Monks manipulate chi found in their own bodies through practiced mental and physical discipline. Druids access chi found in nature and other living things through the sympathetic tuning of their spirits to the spirits found in nature.

From time to time, mages and scholars have postulated the existence of a fourth fundamental energy, mana. Mana, they explain, is the underlying power of all magic. Octavius DeMoped, through a series of cleverly designed experiments, has conclusively shown that mana is an energy, but it a compound energy, not a fundamental energy. At the same time, DeMoped's research results clearly support the idea that mana is the underlying power of magic.

While mages have developed the ability to create and use mana through spells, rituals, potions and objects of power, they do not understand the actual process or mechanisms of how magic and mana work together to accomplish magic.


My Latest World War 2 Reads

Buy It and Read It!
I was going to post the following five books as a "Five for Friday" blog post. Then I realized there are six books on the list. Oops. This post is a follow-up to my Favorite World War 2 Books post from this past March. These are in alphabetical order:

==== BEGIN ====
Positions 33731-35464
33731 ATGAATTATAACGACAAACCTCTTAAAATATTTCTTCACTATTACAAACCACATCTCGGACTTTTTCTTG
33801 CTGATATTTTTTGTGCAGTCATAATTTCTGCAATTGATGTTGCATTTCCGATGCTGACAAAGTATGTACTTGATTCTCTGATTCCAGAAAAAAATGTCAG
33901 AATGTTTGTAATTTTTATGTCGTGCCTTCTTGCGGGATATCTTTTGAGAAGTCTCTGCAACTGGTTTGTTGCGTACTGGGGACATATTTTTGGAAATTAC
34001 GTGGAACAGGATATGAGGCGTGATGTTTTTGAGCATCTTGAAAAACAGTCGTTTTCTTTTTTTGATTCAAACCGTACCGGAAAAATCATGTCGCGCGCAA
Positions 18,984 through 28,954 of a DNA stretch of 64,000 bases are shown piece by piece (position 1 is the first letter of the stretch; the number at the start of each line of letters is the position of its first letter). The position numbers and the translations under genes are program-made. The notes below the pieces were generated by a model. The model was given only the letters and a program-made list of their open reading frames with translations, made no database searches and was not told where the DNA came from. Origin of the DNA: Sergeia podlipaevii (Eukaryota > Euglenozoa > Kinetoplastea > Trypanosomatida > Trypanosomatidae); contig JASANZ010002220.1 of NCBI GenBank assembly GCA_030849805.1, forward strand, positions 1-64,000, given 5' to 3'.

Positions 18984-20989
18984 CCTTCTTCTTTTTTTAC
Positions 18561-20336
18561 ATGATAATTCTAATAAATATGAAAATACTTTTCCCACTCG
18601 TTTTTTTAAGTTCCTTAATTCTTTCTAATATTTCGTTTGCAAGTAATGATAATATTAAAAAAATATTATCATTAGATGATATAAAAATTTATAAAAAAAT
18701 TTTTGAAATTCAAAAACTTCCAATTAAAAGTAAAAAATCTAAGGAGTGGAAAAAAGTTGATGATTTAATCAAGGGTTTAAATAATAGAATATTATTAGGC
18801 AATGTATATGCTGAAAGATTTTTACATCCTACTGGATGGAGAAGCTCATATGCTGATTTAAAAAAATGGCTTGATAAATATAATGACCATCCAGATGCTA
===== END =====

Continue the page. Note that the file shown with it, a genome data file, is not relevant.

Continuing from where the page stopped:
• The Battle of Midway by Craig Symonds. A decent and readable history of the Battle of Midway. This book is part of the Oxford University Press series, Pivotal Moments in American History. I am about halfway through the Pivotal Moments series. Most have been very good.
  • Bougainville, 1943-1945: The Forgotten Campaign by Harry Gailey. Apart from Pearl Harbor, Midway, Iwo Jima, and two atomic bombs, you would think nothing happened in the Pacific in WW2, at least based on the history section of your local book store. This book does a great job telling the story of Bougainville, one of the stepping stone island battles of the Pacific. It is notable that a fair amount of the combat involved African-American troops.
  • Inferno: A World at War, 1939-1945 by Max Hastings. I have read about 100 books on WW2 over the course of my life. Inferno is in my top 5 of all time. I am a big Max Hastings fan but I went into this book a bit skeptical, with doubts as to how interesting or different yet another book on the whole war could be. Hastings doesn't aim for completeness. Instead, he aims to get it what it felt like for the participants, particularly the lower ranks, the civilians caught in combat, and those on the home front. Using the stories of the non-famous, he weaves a story that is heart-wrenching, horrifying and, at times, uplifting. This powerful narrative is coupled with Hastings unparalleled ability for critical analysis. Hastings created a book unlike any other that I have read.